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The Week Ahead

Music

‘Promises’ kept MARK KOZELEK As the mastermind behind Red House Painters and Sun Kil Moon, Kozelek has transfixed fans with his ruminative acoustic work for more than 20 years. For this solo concert, Kozelek will likely play songs from last year’s “Admiral Fell Promises,’’ which he performed on a nylon string guitar. March 16, 8 p.m. Tickets: $20. First Church in Cambridge Congregational, 11 Garden St., Cambridge. 617-876-4275, www.worldmusic.org ‘Promises’ kept
MARK KOZELEK As the mastermind behind Red House Painters and Sun Kil Moon, Kozelek has transfixed fans with his ruminative acoustic work for more than 20 years. For this solo concert, Kozelek will likely play songs from last year’s “Admiral Fell Promises,’’ which he performed on a nylon string guitar. March 16, 8 p.m. Tickets: $20. First Church in Cambridge Congregational, 11 Garden St., Cambridge. 617-876-4275, www.worldmusic.org
March 10, 2011

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POP & ROCK

MEN Le Tigre bandmates JD Samson and Johanna Fateman started this art-damaged, kaleidoscopic side project, mashing up indie-rock, punk, dance music, and pop a few years back. Samson now heads up the group and is bringing it to Cambridge to celebrate the recent release of MEN’s debut album, “Talk About Body.’’ March 10, 8 p.m. Tickets: $10. T.T. the Bear’s Place. 866-468-7619, www.ticketweb.com

ELTON JOHN The Rock and Roll Hall of Fame-enshrined piano man has been having a good stretch of late, welcoming a son, lending his tunes to the animated feature “Gnomeo and Juliet,’’ and recording “The Union’’ with longtime hero Leon Russell. Expect to hear a few tunes from that 2010 release in addition to his epic list of hits as John preps to induct Russell into the Rock and Roll Hall of Fame on Monday. March 12, 8 p.m. Tickets: $27-$137. DCU Center. 800-745-3000, www.ticketmaster.com

JANET JACKSON Miss Jackson — yes, we’re nasty — is calling this the “Number Ones: Up Close and Personal’’ tour. So expect all the hits from “What Have You Done for Me Lately?’’ to “Escapade’’ to “That’s the Way Love Goes.’’ We can’t guarantee wardrobe malfunctions but are pretty sure there will be several costume changes. March 15, 7:30 p.m. Tickets: $55-$150. Citi Wang Theatre. 800-432-7250, www.telecharge.com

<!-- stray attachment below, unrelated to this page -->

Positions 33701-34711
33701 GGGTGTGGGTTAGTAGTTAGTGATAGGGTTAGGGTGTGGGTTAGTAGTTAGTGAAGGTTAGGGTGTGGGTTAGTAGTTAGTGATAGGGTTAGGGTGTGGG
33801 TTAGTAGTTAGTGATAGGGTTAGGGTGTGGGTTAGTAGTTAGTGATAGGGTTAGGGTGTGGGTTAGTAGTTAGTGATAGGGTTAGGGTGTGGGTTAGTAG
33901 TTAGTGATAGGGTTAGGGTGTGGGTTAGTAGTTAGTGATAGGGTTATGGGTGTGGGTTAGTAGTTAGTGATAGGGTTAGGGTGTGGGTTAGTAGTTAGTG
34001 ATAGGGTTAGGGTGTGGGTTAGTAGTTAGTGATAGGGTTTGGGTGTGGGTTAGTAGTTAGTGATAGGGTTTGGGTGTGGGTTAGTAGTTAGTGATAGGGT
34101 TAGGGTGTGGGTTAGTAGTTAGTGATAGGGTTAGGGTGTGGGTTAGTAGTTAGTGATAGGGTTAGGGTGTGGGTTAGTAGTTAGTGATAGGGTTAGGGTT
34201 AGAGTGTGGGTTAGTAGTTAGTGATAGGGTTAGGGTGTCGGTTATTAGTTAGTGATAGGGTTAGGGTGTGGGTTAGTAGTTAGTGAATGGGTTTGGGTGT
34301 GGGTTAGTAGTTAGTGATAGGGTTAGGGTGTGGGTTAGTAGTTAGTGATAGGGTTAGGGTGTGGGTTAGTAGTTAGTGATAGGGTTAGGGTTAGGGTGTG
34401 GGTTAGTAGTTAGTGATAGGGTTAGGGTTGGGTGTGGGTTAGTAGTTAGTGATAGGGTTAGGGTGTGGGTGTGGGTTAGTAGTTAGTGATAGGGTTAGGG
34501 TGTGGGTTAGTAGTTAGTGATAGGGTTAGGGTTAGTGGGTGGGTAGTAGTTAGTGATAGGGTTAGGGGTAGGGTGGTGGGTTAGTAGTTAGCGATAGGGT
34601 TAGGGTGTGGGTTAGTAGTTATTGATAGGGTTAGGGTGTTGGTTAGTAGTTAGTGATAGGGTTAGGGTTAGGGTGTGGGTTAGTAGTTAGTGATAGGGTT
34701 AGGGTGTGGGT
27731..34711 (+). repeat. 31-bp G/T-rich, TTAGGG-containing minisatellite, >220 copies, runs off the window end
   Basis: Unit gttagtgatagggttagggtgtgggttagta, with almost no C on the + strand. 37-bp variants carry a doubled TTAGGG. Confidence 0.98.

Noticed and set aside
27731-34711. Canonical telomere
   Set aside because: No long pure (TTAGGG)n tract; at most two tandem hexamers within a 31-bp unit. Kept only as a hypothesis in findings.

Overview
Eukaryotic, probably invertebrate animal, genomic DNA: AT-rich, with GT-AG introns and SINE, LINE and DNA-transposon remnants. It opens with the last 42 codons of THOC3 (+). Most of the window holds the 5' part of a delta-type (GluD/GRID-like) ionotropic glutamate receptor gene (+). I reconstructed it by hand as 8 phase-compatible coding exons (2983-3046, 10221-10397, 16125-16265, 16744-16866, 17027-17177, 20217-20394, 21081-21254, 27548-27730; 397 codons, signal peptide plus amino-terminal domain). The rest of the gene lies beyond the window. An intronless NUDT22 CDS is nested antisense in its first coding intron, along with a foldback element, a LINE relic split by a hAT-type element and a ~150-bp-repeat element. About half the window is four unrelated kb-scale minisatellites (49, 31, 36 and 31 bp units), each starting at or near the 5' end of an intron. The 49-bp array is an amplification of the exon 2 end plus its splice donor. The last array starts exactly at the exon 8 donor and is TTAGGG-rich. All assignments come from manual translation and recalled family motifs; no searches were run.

PETER WOLF The J. Geils Band frontman continues his victory lap for his superb 2010 solo album, “Midnight Souvenirs.’’ If you missed his House of Blues show last time through, we assure you it’s worth making the trip to Metrowest to check out the Woofa Goofa. March 16, 7:30 p.m. Tickets: $35. The Center for the Arts in Natick. 508-647-0097, www.natickarts.org

SARAH RODMAN

FOLK, WORLD & COUNTRY

KATHY MATTEA She’s been an artist in residence at Berklee College of Music all this week, working with student ensembles and presenting a clinic about her upbringing in coal-mining country. Backed by a Berklee band, Mattea will treat the public to a performance tonight spanning her long career as a commercial country artist and, more recently, a bluegrass singer. Sierra Hull, the 19-year-old rising mandolin player who’s in her last year at Berklee, will perform with Mattea in addition to opening the show with her band and previewing songs from her new album, “Daybreak.’’ March 10, 8:15 p.m. Tickets: $10-$15. Berklee Performance Center. 617-931-2000, www.ticketmaster.com

LOS AMIGOS INVISIBLES “Not So Commercial,’’ a collection of B-sides and outtakes from 2009’s “Commercial,’’ is the latest release from this wild Venezuelan party band that transcends language and genre. If you like full-throttle funk, rock, and lounge music, no Spanish is needed. The show is presented by Clandestino, the local Latin rock dance night. March 12, 9 p.m. Tickets: $18. Paradise Rock Club. 800-745-3000, www.ticketmaster.com